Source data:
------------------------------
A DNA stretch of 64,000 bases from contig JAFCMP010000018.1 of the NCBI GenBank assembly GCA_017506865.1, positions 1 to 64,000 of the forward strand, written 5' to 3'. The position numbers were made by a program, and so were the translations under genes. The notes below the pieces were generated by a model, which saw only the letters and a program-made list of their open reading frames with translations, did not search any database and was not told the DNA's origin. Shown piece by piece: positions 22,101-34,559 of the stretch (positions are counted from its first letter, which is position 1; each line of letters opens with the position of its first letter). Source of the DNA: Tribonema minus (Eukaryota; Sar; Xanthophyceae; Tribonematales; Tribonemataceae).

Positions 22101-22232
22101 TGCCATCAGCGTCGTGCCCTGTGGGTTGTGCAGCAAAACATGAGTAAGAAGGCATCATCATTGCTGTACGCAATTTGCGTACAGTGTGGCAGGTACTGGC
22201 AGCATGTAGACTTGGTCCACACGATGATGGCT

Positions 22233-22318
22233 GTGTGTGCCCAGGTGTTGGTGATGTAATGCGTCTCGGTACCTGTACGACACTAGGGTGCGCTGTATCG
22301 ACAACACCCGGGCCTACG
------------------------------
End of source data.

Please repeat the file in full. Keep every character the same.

A DNA stretch of 64,000 bases from contig JAFCMP010000018.1 of the NCBI GenBank assembly GCA_017506865.1, positions 1 to 64,000 of the forward strand, written 5' to 3'. The position numbers were made by a program, and so were the translations under genes. The notes below the pieces were generated by a model, which saw only the letters and a program-made list of their open reading frames with translations, did not search any database and was not told the DNA's origin. Shown piece by piece: positions 22,101-34,559 of the stretch (positions are counted from its first letter, which is position 1; each line of letters opens with the position of its first letter). Source of the DNA: Tribonema minus (Eukaryota; Sar; Xanthophyceae; Tribonematales; Tribonemataceae).

Positions 22101-22232
22101 TGCCATCAGCGTCGTGCCCTGTGGGTTGTGCAGCAAAACATGAGTAAGAAGGCATCATCATTGCTGTACGCAATTTGCGTACAGTGTGGCAGGTACTGGC
22201 AGCATGTAGACTTGGTCCACACGATGATGGCT

Positions 22233-22318
22233 GTGTGTGCCCAGGTGTTGGTGATGTAATGCGTCTCGGTACCTGTACGACACTAGGGTGCGCTGTATCG
22301 ACAACACCCGGGCCTACG